Calcific tendinopathy of the shoulder: clinical perspectives into the mechanisms, pathogenesis, and treatment

Orthop Res Rev. 2018 Oct 3:10:63-72. doi: 10.2147/ORR.S138225. eCollection 2018.


Calcific tendinopathy (CT) of the shoulder is a common, painful condition characterized by the presence of calcium deposits in the rotator cuff tendons. Current theories indicate that CT may be the result of a cell-mediated process in which, after a stage of calcium deposition, calcifications are spontaneously resorbed. However, in a minority of cases, this self-healing process is somehow disrupted, resulting in symptoms. Recent literature shows an emerging role of biological and genetic factors underlying CT. This new evidence could supplement the classic mechanical theory of rotator cuff tendinopathy complicated by calcium precipitation, and it may also explain why the majority of the therapies currently in use are only able to provide partially satisfactory outcomes. This review aims to summarize the current knowledge about the pathological processes underlying CT of the shoulder and thereby justify the quest for advanced biological treatments of this condition when it becomes symptomatic.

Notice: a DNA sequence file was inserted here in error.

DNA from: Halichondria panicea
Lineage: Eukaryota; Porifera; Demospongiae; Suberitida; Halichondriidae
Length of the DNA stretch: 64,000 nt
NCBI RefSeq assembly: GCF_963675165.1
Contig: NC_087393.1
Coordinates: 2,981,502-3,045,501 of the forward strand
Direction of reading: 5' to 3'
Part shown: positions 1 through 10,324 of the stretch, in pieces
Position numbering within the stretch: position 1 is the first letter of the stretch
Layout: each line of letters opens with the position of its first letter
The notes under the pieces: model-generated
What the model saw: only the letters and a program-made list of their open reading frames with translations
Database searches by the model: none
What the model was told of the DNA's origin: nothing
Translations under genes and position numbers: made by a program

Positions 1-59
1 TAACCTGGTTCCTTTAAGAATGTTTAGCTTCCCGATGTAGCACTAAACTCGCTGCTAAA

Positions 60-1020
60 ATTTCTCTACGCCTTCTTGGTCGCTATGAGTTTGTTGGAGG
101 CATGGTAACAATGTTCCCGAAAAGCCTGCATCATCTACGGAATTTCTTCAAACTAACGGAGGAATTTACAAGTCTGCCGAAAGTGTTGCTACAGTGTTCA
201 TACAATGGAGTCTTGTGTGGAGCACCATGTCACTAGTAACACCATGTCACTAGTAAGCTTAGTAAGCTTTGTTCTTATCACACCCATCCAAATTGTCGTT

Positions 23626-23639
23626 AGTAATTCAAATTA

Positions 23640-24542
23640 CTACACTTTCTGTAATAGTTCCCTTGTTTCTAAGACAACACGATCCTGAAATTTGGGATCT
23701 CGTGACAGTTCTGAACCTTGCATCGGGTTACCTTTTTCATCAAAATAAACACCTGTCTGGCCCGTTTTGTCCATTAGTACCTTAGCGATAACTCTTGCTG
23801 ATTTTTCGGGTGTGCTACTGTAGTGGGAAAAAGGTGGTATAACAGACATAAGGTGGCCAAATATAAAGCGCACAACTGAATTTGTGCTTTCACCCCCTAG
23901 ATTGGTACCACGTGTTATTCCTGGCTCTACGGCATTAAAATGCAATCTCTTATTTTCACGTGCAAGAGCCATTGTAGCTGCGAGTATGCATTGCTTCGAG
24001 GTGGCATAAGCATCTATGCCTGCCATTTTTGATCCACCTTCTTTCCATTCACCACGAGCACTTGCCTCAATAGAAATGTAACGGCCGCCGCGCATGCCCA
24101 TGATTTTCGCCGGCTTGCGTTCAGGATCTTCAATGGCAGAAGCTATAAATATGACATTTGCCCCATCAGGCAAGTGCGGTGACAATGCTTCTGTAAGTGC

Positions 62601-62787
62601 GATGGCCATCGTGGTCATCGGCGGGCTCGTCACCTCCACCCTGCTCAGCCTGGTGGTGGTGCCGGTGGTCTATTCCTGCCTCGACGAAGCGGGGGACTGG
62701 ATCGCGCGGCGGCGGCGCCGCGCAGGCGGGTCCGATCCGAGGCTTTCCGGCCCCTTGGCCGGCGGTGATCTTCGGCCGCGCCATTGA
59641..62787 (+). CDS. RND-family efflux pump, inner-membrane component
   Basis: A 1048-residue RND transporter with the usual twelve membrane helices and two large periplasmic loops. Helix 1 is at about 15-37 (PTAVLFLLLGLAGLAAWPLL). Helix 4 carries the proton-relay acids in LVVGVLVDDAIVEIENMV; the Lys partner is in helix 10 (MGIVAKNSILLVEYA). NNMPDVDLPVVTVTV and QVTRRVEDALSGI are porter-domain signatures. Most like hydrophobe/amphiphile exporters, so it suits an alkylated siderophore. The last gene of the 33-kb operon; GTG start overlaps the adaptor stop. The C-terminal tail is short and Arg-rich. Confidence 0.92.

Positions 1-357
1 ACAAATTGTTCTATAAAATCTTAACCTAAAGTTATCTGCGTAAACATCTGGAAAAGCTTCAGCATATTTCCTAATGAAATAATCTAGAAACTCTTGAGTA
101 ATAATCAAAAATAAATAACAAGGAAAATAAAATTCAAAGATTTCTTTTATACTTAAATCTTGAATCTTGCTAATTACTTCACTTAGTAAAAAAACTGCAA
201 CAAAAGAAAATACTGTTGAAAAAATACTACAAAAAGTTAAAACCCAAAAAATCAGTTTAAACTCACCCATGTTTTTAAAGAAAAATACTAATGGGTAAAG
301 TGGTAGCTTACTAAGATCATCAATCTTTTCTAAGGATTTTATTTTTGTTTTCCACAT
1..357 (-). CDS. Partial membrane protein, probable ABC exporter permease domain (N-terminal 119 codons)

Keywords: calcific deposits; calcific tendinopathy; review; rotator cuff tendons; shoulder; tendinitis.

Publication types

  • Review